Britain is to become the first Western country to issue Islamic bonds.
The announcement was made at the World Islamic Economic Forum, in London.
The bonds – known as sukuk – are investment certificates linked to assets or cash flow. They conform to Sharia law, which includes a ban on interest and gambling.
Prime Minister David Cameron said around 200 million pounds (233 million euros) worth of sukuk will be issued by the government next year: “For years people have been talking about creating an Islamic Bond, or sukuk, outside the Islamic world, but it’s never quite happened. Changing that is a question of pragmatism and political will, and here in Britain, we have got both. This government wants Britain to become the first sovereign outside the Islamic world to issue an Islamic bond.”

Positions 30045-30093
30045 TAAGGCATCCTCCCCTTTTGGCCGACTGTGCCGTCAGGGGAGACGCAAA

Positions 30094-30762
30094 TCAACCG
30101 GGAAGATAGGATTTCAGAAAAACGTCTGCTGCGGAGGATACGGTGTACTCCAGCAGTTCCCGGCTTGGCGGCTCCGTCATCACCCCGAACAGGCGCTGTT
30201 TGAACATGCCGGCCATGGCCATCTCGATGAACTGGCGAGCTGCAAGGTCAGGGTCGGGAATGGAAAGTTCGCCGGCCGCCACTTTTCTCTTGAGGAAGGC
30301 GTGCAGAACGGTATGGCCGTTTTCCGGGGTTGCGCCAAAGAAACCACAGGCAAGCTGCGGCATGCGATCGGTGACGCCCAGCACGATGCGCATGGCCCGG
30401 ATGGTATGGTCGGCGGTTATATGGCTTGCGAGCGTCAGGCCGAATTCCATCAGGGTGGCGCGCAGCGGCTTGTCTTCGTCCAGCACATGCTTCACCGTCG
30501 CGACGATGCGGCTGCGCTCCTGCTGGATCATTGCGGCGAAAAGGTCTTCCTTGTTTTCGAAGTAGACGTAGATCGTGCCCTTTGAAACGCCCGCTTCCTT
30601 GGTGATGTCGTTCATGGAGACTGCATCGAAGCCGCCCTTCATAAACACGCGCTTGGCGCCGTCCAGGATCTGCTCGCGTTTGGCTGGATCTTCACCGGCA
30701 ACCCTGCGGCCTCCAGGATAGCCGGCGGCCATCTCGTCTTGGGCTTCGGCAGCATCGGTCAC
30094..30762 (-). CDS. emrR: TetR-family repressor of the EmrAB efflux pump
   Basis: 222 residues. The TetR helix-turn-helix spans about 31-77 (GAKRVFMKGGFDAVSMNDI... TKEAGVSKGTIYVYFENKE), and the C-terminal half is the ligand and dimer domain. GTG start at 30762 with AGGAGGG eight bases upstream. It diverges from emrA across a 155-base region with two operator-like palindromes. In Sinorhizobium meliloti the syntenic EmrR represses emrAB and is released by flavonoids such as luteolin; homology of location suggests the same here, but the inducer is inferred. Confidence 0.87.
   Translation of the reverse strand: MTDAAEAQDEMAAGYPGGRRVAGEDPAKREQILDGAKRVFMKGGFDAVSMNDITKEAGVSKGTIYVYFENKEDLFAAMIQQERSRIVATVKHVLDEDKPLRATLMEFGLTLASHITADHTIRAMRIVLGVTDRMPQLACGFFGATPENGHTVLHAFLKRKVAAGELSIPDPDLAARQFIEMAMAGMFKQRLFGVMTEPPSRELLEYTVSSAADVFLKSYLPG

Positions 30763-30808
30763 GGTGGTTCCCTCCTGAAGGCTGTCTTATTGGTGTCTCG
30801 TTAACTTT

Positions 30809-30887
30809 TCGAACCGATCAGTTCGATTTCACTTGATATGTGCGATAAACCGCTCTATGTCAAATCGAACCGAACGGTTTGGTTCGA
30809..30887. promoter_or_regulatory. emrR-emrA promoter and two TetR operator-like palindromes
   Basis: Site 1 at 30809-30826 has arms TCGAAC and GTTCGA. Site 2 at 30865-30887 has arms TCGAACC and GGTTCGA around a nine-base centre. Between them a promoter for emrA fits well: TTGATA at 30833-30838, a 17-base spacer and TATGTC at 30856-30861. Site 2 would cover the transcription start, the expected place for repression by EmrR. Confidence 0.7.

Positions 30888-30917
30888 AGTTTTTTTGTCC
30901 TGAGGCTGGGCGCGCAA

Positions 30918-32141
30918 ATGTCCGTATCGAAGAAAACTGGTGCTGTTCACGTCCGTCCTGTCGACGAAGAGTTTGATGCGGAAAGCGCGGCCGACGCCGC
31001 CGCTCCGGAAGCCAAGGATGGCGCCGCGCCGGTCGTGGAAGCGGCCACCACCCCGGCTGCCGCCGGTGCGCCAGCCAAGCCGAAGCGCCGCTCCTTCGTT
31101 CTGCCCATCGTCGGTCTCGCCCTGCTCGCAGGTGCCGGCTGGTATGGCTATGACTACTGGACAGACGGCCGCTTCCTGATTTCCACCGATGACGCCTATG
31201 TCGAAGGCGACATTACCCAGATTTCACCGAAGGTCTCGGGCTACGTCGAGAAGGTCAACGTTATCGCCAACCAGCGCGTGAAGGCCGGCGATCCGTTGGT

The idea is to stimulate Islamic investment in Britain.
At the same time the London Stock Exchange announced plans to launch an Islamic index.
It would identify and track businesses which are filtered according to religious principles, rejecting those that are involved with things like alcohol or gambling.
Cameron said: “Today the London Stock Exchange group is announcing the creation of new indexes. It is, if you like, a world-leading Islamic Market Index. It is another global first for the City of London and yet another reason why London can be one of the great centres of Islamic finance anywhere in the world.”
A UK government issued investment-grade sukuk would help British based Islamic lenders expand. They would be able to hold them in order to meet Bank of England regulations on liquidity.
The global Islamic banking industry is expanding fast and is attracting interest among big Western banks because of the rapid growth of trade involving wealthy Gulf economies.